Jane Duffus (MA 2010) is on a mission to celebrate the incredible women who have made Bristol brilliant. The first book in her The Women Who Built Bristol series was published in 2018 and includes the stories of 250 inspiring women from Bristol’s history. From a heartbroken barmaid from Easton, to an abducted heiress – each story tells the tale of a vibrant woman who changed the city of Bristol in her own unique way.
After the success of her first book, Jane went on to publish The Women Who Built Bristol: Volume Two and she’s now hard at work writing Volume 3. We caught up with her to find out more about her time at the University and her writing process.
What initially made you want to study at the University of Bristol?
I moved to Bristol from London in 2008 and it was a city I knew fairly well as I had grown up in Somerset. Bristol was the nearest big city and it was where my friends and I would come to go shopping and to see gigs. But I didn’t really know anyone in Bristol at the time I moved here, so doing a degree seemed like a good way to get to know the city.
What kind of student were you?
A mature one! I was in my early 30s when I took the Cinema Studies MA at Bristol and was the oldest on my course, so my Uni friends used to call me ‘granny’! I guess I was a typical mature student in that I was pretty diligent and keen and spent a lot of time in the library researching. A skill that has since come in handy for my books.
What inspired you to write about the unsung women of Bristol’s past?
Reading many of the existing history books about Bristol and visiting museums, it immediately became painfully obvious that we weren’t being told a balanced history of the city. We were only being told the history of men in Bristol. And while I wasn’t initially looking for stories about women, it soon became apparent that it was the same handful of women who popped up again and again. It didn’t ring true that in 30,000 years of Bristol’s existence there were only four or five women who had done anything of interest. And turns out I was right. So far, I have uncovered almost 1,000 women who have done interesting things in Bristol. And that’s still just the tip of the iceberg!
How do you go about finding and researching the women that you celebrate in your books? Has your process changed over time?
So many ways! I get asked this question more than any other, and so there is a long chapter at the start of Volume Two of The Women Who Built Bristol which seeks to answer this. I can’t really sum my answer up in a pithy paragraph here as there are so many different paths to finding and researching these fascinating and diverse women. The takeaway point is that the absence – until now – of any resources collecting together these women meant that there was no easy way to find them all.
Do any University of Bristol alumnae appear in your books? If so, would you be able to tell us a bit more about a few of them?
Absolutely loads of them and many more to come in Volume Three. The obvious ones such as Nobel Prize winner, Dorothy Hodgkin and Winifred Shapland, who was the first female Registrar of any British university but also more obscure ones such as Isobel Powell and Grace Reeves. You can read more about a few of the University’s women in my books here.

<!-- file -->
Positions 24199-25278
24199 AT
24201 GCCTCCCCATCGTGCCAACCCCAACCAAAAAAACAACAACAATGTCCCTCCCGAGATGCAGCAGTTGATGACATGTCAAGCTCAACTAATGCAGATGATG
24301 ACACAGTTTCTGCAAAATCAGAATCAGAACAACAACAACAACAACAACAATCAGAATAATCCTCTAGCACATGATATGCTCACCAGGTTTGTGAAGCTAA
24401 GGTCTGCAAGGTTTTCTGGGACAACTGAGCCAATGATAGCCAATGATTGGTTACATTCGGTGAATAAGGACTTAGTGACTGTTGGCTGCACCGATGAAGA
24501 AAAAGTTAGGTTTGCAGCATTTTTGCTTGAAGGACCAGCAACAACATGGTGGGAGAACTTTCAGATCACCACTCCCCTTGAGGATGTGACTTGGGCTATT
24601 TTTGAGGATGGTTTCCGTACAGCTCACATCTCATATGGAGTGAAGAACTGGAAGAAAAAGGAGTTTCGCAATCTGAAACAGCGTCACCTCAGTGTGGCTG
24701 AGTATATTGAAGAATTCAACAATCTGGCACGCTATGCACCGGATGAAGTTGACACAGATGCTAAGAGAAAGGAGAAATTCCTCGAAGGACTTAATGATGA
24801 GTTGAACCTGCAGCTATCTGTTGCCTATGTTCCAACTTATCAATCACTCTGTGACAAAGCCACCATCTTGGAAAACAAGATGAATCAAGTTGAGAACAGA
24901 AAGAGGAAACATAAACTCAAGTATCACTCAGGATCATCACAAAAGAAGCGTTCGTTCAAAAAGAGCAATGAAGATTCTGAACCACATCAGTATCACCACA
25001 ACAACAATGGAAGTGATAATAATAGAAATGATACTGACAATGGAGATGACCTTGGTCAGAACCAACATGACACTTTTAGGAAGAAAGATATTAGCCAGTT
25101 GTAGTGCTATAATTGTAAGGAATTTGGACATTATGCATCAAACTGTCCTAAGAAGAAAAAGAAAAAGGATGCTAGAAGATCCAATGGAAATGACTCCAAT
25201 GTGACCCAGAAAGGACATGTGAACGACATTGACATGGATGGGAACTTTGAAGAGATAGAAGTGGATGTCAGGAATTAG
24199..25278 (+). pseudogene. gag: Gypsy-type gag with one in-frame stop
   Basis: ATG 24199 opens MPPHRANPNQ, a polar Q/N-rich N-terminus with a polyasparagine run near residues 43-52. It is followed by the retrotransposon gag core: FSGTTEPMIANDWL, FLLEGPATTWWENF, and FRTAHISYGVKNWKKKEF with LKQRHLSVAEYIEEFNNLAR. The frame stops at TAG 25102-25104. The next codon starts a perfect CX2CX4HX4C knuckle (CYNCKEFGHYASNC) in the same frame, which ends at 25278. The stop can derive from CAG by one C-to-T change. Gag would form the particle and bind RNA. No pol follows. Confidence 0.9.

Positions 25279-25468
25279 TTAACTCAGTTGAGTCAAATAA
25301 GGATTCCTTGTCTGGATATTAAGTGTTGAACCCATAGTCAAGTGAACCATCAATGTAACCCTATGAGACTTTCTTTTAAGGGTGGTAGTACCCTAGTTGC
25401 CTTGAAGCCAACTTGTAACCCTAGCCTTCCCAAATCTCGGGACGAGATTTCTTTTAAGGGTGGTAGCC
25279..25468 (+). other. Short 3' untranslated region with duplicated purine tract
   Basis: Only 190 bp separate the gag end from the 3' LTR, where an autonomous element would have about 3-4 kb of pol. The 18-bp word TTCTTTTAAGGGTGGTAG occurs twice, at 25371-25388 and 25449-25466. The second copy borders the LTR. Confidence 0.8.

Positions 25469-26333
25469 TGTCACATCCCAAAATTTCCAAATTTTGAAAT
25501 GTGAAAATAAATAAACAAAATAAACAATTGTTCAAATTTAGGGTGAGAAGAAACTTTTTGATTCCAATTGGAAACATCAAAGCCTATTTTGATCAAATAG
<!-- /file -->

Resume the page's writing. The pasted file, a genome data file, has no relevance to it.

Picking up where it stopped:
Where is your favourite place to write in Bristol?
In my study at home, which is really our spare bedroom… except there’s no room for a bed in there anymore because it’s so full of my books and papers and piles of research. So heaven help anyone who wants to stay at our house because they’ll have to make do with a cushion on the floor and a stack of Spare Rib magazines for a pillow.
As we go through these uncertain times, are there any stories from women in your books that we could draw inspiration or resilience from?
Emily Caswill from St Philips initially worked in a corset factory (Bristol had a booming corset industry back in the day) and quickly decided she wasn’t content with being an employee – she wanted to be the employer. So she established her own corset-making business in her home. She saw it thrive for 50 years despite the difficulties of two world wars, the deaths of both of her husbands, as well as the deaths of her only daughter and grandson. Emily’s business also survived through post-war cotton rationing, and through the great economic depression and many other challenges. All due to that one woman’s resilience and determination. If Emily could survive all that, then we can survive this. She’s in Volume One if you want to read more, she’s a fascinating woman.
As a writer, I expect you’re more experienced than most when it comes to home working. Do you have any tips for those who may be struggling with working from home?
Have a routine. Get up by a certain time and get dressed, so you are making the difference between work time and leisure time. Never sit in bed with your laptop to work – your bed is not the place for work! I learned that lesson really early on, when my mum used to tell me off for doing school homework in bed. Stop work at a set time every day, so that you have clear boundaries between your work time and your time off. Oh, and try not to eat all the biscuits!
Which modern day feminists or female leaders do you most admire?
Jacinda Ardern (the Prime Minister of New Zealand) seems to have her head screwed on pretty straight and I really wish the UK had a leader like her. It’s been interesting to read about how the countries that are best handling the Covid-19 crisis are those that are led by women. Deduce from that what you will…